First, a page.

NextEra Energy and Xcel Energy Lay the Groundwork for More Solar Projects in New Mexico
Two utilities with large stakes in the renewable energy, just laid the groundwork for an even bigger piece of the pie: NextEra Energy Resources and Xcel Energy said that they have commissioned two of New Mexico’s large photovoltaic projects in New Mexico: the Roswell and Chaves County Solar Energy Centres.
“Solar energy creates solid, high-paying jobs and produces millions of dollars in payments over the life of the project to landowners and local government that directly benefit schools, roads and essential services,” said Mike O’Sullivan, senior vice president of development for NextEra Energy Resources, which will build, own and operate the projects.
The Roswell and Chaves County Solar Energy Centers feature approximately 600,000 solar panels with trackers that will follow the sun from east to west each day to maximize energy production, the company’s release said. Together, they have a generating capacity of 140 megawatts, or enough to power more than 40,000 homes. The energy will serve customers of Xcel Energy in New Mexico and Texas starting this year, it continues.
Xcel is buying the power under a power purchase agreement. Such a contract gives NextEra a guaranteed market and a stream of income. In addition to that, the federal production tax credits offset the initial cost of the project.
“Our customers have told us they want more affordable, renewable energy, generated by the state’s own sunshine, and these projects are an excellent demonstration of how we are delivering on that commitment for our customers,” said David Hudson, president of Xcel Energy New Mexico and Texas, in a release. “Additionally, this is an opportunity for Xcel Energy to diversify our energy production resource mix in an economical manner.”
By using renewable energy from the sun, the projects will avoid approximately 240,000 tons per year of carbon dioxide emissions that would have been produced if the electricity had been generated using fossil fuels, the companies maintain.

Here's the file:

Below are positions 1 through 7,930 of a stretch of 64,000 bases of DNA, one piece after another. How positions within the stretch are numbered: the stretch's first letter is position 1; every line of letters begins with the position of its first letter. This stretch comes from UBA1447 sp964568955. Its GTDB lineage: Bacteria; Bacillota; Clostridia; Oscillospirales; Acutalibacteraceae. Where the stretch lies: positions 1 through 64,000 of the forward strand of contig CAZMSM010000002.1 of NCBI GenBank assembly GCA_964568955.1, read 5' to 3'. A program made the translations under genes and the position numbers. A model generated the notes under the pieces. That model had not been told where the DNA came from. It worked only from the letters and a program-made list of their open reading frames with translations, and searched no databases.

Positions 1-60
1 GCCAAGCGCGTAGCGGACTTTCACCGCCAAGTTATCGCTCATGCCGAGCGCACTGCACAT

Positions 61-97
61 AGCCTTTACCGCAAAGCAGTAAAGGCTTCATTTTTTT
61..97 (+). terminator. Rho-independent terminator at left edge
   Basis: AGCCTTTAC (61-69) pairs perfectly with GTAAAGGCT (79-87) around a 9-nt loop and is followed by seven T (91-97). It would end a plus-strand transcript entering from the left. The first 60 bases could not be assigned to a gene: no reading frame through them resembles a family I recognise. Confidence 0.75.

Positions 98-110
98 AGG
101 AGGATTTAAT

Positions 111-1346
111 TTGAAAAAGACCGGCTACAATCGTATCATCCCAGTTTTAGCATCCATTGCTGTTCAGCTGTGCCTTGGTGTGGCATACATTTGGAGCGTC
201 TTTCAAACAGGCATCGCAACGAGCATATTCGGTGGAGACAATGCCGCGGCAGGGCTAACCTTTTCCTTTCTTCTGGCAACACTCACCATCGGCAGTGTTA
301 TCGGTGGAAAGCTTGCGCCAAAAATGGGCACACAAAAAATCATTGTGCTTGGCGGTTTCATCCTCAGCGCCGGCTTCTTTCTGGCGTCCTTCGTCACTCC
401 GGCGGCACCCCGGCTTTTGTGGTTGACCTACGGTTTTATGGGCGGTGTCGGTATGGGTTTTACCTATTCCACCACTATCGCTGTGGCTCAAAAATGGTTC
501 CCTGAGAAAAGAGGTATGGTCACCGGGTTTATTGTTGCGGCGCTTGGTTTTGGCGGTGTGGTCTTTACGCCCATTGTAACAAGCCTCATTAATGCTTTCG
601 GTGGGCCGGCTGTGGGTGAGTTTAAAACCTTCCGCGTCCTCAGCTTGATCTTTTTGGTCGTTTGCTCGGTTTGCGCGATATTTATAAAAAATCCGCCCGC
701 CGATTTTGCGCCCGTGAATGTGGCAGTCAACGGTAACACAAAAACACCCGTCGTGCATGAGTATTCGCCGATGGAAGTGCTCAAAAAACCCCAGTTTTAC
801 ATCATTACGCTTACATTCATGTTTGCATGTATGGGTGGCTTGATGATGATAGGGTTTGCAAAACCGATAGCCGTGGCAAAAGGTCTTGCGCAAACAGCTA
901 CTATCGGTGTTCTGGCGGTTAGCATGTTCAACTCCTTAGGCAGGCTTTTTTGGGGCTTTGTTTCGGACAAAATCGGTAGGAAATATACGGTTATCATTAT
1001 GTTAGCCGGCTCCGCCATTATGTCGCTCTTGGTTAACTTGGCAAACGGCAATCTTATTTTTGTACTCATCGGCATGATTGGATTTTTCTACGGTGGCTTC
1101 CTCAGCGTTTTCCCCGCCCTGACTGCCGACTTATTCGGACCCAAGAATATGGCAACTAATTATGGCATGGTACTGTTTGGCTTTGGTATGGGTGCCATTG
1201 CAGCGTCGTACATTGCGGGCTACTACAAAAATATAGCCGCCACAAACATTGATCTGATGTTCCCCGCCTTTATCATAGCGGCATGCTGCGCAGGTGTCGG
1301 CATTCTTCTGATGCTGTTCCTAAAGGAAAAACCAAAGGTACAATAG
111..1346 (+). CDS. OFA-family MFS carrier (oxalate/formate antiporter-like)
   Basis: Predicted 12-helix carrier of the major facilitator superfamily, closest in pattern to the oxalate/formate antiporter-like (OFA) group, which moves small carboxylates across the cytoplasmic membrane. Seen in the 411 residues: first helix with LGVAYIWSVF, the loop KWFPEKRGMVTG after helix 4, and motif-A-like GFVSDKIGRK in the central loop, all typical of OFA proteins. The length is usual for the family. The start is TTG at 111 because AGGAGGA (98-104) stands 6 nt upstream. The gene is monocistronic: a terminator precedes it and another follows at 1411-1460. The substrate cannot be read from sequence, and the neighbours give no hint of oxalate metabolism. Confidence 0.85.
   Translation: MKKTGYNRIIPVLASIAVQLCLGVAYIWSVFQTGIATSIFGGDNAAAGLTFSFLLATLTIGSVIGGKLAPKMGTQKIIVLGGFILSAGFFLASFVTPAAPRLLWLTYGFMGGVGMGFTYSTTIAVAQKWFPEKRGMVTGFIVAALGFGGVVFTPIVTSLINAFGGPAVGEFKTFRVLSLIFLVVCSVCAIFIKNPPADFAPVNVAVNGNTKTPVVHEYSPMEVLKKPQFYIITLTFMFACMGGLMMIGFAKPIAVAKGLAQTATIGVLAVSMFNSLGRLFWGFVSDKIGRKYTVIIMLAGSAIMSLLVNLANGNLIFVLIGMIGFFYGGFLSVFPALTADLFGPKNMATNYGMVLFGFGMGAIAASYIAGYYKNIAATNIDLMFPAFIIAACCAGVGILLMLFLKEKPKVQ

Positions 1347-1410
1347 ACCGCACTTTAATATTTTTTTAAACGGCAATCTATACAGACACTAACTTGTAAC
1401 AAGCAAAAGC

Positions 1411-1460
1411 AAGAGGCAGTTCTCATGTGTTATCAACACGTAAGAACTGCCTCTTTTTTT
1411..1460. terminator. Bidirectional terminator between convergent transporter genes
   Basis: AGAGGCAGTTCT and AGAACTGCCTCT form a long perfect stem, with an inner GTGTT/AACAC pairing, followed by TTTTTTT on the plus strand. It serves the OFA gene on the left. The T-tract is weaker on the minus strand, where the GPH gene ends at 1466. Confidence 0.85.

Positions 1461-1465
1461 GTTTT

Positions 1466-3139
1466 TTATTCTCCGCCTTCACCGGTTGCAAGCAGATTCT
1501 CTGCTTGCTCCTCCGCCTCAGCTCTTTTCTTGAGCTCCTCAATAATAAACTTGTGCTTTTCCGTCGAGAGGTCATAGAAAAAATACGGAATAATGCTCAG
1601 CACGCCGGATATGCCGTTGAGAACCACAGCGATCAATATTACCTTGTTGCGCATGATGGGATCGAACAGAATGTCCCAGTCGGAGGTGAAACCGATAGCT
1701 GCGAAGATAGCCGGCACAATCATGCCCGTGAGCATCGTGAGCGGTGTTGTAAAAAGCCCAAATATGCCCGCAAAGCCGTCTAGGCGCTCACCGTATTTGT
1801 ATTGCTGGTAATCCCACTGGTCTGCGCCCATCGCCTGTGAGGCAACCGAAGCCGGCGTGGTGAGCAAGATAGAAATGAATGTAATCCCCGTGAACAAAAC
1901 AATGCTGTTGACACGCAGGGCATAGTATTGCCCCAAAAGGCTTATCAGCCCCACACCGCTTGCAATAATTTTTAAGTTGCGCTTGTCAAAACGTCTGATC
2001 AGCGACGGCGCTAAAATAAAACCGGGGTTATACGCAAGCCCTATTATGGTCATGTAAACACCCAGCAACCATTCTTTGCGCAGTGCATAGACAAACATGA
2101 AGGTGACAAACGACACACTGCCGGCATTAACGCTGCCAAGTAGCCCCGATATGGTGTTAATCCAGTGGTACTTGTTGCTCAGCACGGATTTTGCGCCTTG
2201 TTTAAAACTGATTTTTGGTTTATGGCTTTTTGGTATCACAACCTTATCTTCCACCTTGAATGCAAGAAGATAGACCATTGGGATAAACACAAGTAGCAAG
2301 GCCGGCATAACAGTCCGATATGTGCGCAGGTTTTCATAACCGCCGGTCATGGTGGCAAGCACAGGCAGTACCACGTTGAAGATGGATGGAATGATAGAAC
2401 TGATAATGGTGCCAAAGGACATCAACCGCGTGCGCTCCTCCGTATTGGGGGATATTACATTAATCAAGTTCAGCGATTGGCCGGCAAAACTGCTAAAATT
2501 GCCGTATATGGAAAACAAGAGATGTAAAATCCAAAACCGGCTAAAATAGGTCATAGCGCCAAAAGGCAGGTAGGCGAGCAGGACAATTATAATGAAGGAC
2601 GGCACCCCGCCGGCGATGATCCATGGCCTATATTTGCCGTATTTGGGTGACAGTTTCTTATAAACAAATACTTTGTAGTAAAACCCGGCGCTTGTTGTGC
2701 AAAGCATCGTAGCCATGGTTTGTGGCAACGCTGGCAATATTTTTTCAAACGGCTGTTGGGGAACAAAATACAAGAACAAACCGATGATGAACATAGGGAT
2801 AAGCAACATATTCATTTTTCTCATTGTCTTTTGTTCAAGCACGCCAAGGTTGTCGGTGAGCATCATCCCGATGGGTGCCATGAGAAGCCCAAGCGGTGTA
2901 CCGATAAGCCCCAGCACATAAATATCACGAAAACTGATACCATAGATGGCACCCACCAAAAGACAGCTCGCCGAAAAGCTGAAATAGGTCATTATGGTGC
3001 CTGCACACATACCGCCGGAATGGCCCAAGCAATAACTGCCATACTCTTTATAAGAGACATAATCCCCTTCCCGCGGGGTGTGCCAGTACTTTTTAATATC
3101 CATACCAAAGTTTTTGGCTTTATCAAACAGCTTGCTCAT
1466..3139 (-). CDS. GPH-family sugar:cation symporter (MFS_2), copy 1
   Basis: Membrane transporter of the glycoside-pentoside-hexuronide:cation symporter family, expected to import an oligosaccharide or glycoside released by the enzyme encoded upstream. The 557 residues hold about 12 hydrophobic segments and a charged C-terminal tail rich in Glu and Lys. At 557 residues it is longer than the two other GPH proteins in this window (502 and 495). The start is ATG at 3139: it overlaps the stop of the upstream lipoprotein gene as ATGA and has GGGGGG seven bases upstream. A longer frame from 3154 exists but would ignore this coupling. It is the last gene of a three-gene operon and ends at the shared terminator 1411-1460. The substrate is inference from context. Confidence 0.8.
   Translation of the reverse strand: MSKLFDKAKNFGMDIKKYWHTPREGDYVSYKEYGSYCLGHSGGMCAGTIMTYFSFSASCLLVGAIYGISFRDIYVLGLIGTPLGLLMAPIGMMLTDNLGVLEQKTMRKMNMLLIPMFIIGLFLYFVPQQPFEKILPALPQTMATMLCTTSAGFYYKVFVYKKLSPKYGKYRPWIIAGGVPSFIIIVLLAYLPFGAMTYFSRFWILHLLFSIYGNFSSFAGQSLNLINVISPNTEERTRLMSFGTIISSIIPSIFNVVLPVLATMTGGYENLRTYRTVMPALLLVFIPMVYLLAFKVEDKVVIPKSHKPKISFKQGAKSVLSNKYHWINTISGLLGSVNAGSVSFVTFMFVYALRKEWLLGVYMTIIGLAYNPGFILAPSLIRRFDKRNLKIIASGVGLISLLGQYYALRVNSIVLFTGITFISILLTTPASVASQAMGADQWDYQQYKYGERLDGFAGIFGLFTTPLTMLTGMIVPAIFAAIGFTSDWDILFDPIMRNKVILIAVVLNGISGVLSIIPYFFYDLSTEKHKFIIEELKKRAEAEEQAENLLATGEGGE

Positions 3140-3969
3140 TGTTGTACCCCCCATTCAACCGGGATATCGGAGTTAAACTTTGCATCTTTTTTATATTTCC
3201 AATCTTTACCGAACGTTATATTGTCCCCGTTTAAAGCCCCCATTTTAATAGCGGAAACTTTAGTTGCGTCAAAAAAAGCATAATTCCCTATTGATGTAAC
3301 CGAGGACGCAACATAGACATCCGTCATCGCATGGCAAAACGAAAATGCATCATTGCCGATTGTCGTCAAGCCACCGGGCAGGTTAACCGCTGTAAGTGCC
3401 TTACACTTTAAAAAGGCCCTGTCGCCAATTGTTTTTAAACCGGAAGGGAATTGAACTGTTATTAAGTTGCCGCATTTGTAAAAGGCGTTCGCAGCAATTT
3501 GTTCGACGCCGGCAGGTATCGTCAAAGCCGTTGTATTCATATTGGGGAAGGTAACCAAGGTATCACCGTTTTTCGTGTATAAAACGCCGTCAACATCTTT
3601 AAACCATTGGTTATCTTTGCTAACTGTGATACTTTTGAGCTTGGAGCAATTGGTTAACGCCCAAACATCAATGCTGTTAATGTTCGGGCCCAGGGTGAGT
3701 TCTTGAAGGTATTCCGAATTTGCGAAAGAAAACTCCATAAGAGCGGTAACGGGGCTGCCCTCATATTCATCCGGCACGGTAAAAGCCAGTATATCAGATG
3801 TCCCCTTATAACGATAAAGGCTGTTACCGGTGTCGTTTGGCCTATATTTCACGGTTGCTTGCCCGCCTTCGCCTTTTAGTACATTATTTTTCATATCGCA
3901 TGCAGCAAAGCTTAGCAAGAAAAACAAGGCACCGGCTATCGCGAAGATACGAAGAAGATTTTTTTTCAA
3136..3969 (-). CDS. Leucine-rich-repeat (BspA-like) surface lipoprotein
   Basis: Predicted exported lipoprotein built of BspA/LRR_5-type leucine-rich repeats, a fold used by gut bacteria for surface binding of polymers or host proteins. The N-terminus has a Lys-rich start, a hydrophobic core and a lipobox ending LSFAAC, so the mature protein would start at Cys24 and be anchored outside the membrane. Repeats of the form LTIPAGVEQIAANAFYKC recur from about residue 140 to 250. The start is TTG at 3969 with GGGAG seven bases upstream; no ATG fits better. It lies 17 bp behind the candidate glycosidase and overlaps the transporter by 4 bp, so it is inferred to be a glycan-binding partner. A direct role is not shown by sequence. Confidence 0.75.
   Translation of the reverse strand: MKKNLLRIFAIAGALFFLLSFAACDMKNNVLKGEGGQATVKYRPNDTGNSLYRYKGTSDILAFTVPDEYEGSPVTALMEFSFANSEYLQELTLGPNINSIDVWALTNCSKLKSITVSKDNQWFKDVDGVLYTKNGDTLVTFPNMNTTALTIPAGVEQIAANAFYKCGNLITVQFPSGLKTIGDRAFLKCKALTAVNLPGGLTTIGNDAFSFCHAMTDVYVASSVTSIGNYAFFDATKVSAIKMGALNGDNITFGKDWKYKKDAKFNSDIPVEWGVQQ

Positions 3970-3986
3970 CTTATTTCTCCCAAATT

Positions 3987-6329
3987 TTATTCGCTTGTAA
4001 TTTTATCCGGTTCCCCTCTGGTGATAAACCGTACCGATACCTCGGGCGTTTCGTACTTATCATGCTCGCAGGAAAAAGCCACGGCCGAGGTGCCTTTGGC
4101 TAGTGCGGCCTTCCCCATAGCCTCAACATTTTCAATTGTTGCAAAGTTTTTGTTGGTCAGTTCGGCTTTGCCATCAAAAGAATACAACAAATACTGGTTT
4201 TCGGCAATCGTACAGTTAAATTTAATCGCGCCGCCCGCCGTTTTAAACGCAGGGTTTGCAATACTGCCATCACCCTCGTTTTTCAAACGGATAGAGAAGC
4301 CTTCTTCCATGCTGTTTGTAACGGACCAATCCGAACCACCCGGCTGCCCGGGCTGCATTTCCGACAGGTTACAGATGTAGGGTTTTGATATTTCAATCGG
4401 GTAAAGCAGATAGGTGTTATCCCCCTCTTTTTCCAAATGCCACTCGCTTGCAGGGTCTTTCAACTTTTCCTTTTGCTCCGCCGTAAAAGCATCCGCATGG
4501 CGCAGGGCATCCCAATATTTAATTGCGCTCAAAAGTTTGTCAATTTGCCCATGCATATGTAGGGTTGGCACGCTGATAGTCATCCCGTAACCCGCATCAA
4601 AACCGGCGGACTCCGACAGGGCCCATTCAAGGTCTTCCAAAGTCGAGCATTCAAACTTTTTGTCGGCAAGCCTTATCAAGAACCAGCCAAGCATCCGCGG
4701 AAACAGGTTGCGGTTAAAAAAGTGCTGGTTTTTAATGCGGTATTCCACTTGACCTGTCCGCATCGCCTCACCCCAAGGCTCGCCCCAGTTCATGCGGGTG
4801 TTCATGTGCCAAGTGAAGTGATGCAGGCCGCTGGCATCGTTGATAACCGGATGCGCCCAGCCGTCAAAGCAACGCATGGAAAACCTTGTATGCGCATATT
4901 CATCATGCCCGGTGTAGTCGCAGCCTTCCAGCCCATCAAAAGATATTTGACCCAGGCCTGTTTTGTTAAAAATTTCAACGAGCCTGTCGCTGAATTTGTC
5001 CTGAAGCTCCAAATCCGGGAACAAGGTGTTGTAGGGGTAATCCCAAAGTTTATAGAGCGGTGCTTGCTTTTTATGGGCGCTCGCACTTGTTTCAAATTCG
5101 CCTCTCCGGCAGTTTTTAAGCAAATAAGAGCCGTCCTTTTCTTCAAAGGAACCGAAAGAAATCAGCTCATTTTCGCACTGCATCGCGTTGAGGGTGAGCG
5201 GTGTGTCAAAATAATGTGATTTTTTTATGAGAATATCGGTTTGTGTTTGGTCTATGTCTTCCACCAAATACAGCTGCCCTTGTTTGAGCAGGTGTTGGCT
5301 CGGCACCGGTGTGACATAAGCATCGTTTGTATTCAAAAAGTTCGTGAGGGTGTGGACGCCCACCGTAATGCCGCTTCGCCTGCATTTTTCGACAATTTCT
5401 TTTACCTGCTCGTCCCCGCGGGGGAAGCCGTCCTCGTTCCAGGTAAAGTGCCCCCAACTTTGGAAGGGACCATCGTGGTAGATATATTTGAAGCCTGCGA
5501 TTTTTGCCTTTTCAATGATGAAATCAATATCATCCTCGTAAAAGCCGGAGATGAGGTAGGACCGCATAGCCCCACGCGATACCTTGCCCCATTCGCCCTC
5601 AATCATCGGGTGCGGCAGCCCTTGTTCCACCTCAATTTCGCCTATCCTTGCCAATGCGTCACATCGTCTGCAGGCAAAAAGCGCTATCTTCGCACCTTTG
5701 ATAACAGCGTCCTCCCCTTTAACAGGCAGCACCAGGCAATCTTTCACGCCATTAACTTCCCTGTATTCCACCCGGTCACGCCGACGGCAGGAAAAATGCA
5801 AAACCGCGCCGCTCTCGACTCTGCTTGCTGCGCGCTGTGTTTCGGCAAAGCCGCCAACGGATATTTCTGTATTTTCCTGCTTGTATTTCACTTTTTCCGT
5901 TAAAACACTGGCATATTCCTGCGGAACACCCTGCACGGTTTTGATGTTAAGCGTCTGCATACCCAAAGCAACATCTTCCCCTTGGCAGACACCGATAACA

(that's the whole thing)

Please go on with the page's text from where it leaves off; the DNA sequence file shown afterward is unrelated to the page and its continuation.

The United States will install more than 6,000 megawatts of non-renewable portfolio standard utility-scale solar in 2016 — electrons that feed into the grid. That’s compared to the roughly 4,000 megawatts installed in 2015, all according to Greentech Media. Still, the growth potential for onsite rooftop solar for homes and businesses is also enormous, largely because of the falling price of solar panels.
“The growth in renewables is driven by state requirements and, federal tax credits have improved the economics,” says Cheryl Wilson, an analyst with Bloomberg Intelligence. “Looking out, that growth is expected to continue,” especially if the Clean Power Plan is enacted, as expected.
What other utilities are being proactive? Southern Co. plans to invest about $5 billion in renewable energy over the next two years. And Berkshire Hathaway’s energy unit has invested $16 billion in renewables and now owns 7 percent of the country’s wind generation and 6 percent of its solar generation. NextEra Energy meanwhile, also develops these projects for other utilities.
Energy Manager News
- Digging Deep to Cure HVAC Inefficiency
- Technavio: Global Data Center Liquid Cooling Market Growing
- GE Shreveport Plant Finishes First Stage of Retrofit
- Entergy Arkansas Reaches Rate Settlement
- EMEX Named TEPA Aggregator/Broker/Consultant of the Year
- Switching to LEDs Without Leaving the Past Behind
- McKinstry Replacing 6,200 Lights with LEDs in Henderson, NV
- USDA Investing More than $300M in Efficiency, Renewables